Monday, 16 May 2011

Up to the roof

We were well on with the brickwork now, mostly up to first floor level, double lintels over all brickwork openings where there was a curved header, conventional cavity lintels elsewhere, block work also up to first floor level, it was time to start thinking about installing the block and beam on the first floor. We had plumped for b&b on the first floor for reasons I outlined in a previous post and Hanson Building Products had designed this floor for us, however it involved some steel work 
There were several pieces of steel, all of which had to be supported on pads of three courses of engineering bricks. The steel was designed-in, in order to keep the concrete beams short. The alternative was beams in the order of 7metres long which would have had a considerable upward curve in them causing problems later. The beams in most instances sit on the lip of the steel rather than on the top, this lip is at maximum 75mm wide. It was quite disconcerting to think that there was all that weight, blocks and beams sitting on that narrow a piece of steel, but as Hanson's said it was fine, who am I to question it. Anyway they have been sitting there for the best part of five years now without any problems! 

The family gets involved with the installation of the steels over the ceiling. The nearer one is a conventional I joist which supports the outer skin of the wall and the other is a C joist which      supports the floor beams and the inner skin.

Steel joists which span the living room. The beams rest on three courses of engineering bricks at either end and consist of two C section joists back to back. The beams sit in the C.

I was also a bit concerned about concrete beams sitting directly on top of an aircrete block wall so I layed a course of bricks along the top to act as a pad for them. I love extra work!!

Crane hire to help move beams
Beams swing into place

Once the beams were in it was a simple slog to install all the blocks to make the first floor. A dry mix of sharp sand and cement was then brushed into the voids to firm them up.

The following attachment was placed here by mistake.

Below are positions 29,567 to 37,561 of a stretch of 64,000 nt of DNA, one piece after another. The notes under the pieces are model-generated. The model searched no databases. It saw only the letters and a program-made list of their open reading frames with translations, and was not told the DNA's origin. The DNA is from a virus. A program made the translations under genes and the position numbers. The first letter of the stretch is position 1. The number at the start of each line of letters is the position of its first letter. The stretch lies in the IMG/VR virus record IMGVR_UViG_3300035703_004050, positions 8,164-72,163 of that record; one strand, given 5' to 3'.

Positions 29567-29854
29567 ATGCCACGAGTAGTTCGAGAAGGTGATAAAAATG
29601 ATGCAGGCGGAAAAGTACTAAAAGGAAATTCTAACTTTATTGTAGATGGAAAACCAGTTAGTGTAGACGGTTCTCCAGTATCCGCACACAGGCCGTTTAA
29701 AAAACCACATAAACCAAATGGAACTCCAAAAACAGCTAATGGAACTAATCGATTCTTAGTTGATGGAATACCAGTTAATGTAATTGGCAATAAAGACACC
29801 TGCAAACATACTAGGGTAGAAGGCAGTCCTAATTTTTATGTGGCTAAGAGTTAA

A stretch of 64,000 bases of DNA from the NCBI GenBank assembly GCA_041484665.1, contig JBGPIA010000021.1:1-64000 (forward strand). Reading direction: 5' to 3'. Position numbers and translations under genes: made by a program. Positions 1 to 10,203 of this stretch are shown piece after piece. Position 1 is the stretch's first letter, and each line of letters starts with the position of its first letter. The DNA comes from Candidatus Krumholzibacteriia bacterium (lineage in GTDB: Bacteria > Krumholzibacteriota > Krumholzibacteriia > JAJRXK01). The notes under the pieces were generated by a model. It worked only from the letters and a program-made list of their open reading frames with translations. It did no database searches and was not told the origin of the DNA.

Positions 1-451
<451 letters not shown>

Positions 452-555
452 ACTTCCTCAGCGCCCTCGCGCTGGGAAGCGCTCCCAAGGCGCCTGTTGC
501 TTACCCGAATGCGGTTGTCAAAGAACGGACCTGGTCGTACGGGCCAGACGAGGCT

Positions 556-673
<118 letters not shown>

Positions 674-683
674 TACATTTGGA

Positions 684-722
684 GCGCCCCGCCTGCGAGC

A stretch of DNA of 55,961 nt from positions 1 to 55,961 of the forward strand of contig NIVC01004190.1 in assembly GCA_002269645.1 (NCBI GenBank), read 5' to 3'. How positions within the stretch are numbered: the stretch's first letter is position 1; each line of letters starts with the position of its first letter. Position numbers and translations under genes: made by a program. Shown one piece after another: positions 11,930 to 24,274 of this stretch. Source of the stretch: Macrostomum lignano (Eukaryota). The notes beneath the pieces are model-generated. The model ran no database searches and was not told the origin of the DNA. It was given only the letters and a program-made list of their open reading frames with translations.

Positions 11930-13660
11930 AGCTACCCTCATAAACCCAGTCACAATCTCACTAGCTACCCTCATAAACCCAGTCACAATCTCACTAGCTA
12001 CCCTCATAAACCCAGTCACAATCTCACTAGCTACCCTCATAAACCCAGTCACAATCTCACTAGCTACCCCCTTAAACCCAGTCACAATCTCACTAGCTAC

As my wife is the resident photographer she would often not get in the picture, so here she is moving every one of the floor blocks onto the Bumpa.

 And here's me taking them off  at the top to fit them.

The Bumpa was a very useful tool and kindly loaned by a local builder.

Not everybody would choose to use block and beam for the first floor of a house but being old in the tooth and preferring a solid feel to its construction we decided to do so, however it is not without its drawbacks. The most significant of these is that there is no cavity between floors in which to run cables and pipes and together with using solid walls up and down location of services presented some issues. It is normal to lay a screed on the blocks but without constructing channels in the screed again there would be no place to put the services. In the event we were to construct a mesh of 50mm square timber both under and on top of the floor, one to support plasterboard and which would provide a cavity for cables and another on top also incorporating a cavity for pipework and to which we fixed the  flooring.(more pictures of this later) Perhaps not the most elegant of solutions and one that most builders would avoid but it has given us a solid floor and no creaking. 

It was at this point that another decision was made which was to lead to a rather large hole in our pockets but hopefully increased the value of the house substantially.